Cool. Thanks for your comments Steve. We haven't even begun looking at aural work yet although I'm sure his teacher will start to introduce this over the coming weeks.Steve Langham wrote:Paul, I did the AMEB grade 3 exam last year. I also had and used the AMEB sight reading book. It's a good book and has lots of good appropriate pieces in it which matched the level of the piece I was given in the exam. I suggest you have him start at the earlier grades in the book to build up some confidence and work his way up to the grade 3 level sight reading. I would go through a set of some pieces in my practice and after a few days I might come back and repeat the same pieces but I never felt like I was memorising them. There are a lot of examples in the book and so when I came back to them it felt pretty much like I was starting over. My mistakes certainly vouch for that!
As per above comments, make sure he's comfortable with the rhythm first and then the note accuracy second. Correct rhythm with some duff notes will sound better than the other way round.
I'm doing grade 4 now, I still find the sight reading to be a chore!
Don't forget the aural work as well for your son.
This is more or less how accomplished musicians sight-read, by my understanding--commonly a measure or two ahead, or if the passage is not busy even further. Before playing at all, they have scanned for key, modalities, potentially tough or easy spots, and for idiomatic and generic features.kmurdick wrote:The ability to read well is much more important than being able to read at sight. In addition, the better reader you are, the better sight reader you will be. Here is what I mean by good reading. Choose a piece of music that is beneath your current level. Take a portion of the piece - perhaps just one line - visualize playing the portion in your mind without using the guitar. Then see if you can play this portion on the guitar slowly without error the first time you play it. If not, repeat the process. If you can't get it at some tempo after two or three tries, it means you are using material that is too difficult. Remember, you can already sight read music at some level. The purpose of practicing good reading techniques is to push this level up.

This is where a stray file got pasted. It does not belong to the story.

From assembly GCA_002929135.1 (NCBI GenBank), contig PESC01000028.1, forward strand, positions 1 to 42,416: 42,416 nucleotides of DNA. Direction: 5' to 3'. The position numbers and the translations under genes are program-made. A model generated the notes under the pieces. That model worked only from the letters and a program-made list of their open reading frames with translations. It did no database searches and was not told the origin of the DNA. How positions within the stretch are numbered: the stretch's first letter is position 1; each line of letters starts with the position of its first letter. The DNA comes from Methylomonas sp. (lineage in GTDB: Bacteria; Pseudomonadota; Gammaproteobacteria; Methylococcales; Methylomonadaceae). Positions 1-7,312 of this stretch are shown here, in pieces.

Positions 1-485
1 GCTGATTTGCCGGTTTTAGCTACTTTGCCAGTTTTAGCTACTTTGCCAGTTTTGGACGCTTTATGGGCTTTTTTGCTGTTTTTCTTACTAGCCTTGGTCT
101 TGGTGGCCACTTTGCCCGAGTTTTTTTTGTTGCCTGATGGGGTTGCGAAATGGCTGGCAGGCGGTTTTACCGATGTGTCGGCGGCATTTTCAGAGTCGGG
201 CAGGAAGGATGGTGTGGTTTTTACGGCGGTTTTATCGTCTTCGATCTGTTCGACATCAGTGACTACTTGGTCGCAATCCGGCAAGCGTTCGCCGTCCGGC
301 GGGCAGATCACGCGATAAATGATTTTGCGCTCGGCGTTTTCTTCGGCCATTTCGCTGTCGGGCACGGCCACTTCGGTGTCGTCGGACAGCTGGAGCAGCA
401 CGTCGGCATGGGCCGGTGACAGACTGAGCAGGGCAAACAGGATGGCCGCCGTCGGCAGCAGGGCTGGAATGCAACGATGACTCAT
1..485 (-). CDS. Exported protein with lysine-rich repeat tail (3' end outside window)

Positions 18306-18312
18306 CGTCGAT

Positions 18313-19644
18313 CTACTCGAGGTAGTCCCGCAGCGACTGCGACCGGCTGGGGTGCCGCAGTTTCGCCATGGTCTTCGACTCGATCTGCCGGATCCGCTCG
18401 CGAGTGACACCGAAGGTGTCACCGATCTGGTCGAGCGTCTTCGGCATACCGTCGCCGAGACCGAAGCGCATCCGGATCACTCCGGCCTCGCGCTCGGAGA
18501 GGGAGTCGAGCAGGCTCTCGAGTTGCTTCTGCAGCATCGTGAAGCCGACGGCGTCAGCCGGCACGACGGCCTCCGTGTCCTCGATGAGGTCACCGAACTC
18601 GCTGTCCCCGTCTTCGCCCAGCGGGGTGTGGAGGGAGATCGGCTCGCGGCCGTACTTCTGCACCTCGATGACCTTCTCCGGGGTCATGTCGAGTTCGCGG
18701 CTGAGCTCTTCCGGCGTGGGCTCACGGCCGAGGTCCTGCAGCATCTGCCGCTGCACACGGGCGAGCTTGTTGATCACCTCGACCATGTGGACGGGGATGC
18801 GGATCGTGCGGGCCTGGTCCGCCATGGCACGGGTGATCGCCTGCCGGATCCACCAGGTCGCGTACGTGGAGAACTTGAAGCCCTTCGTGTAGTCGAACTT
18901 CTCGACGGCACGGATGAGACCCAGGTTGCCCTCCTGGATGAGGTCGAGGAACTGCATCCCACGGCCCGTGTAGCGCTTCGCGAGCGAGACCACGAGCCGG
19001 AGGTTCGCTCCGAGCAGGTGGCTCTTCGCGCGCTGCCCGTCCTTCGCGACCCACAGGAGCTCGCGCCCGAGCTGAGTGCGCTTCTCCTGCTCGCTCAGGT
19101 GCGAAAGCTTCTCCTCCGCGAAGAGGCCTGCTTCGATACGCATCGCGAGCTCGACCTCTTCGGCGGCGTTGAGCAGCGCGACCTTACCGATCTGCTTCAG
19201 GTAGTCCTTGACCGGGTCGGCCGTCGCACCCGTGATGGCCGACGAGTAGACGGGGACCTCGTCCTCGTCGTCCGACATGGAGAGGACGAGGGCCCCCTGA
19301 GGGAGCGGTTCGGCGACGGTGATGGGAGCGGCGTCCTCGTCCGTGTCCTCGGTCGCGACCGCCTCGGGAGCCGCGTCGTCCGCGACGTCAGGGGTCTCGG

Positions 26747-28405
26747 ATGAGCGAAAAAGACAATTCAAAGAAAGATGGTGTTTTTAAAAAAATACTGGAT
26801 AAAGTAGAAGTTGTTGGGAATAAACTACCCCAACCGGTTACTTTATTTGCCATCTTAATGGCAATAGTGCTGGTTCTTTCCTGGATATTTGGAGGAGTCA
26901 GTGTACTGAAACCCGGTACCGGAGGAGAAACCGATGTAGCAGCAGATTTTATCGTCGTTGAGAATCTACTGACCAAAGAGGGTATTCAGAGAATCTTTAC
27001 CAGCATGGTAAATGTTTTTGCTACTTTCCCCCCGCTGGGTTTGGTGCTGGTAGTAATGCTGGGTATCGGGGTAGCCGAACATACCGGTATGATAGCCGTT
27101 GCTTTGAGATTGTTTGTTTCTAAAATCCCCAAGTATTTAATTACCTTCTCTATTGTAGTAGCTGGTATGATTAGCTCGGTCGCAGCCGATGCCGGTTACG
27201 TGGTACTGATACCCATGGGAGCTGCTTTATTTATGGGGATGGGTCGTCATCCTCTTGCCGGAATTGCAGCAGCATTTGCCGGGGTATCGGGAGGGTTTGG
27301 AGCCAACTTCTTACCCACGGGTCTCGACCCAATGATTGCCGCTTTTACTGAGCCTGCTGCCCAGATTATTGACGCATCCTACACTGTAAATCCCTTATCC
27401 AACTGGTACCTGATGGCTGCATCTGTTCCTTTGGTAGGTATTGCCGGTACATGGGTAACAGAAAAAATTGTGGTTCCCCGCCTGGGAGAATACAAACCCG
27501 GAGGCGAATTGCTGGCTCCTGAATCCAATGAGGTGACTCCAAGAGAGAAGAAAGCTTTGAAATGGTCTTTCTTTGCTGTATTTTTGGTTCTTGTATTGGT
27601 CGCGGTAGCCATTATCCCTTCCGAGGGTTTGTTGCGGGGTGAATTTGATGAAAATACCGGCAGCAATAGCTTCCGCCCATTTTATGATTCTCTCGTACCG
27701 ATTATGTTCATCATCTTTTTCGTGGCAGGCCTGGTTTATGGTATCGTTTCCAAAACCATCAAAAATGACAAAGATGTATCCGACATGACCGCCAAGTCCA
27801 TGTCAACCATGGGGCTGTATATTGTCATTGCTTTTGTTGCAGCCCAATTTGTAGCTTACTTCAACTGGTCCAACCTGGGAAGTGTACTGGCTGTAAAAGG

The reason I do not like the idea of just practicing reading at sight is that you end up practicing errors. Visualization allows you to look ahead and play the notes accurately.
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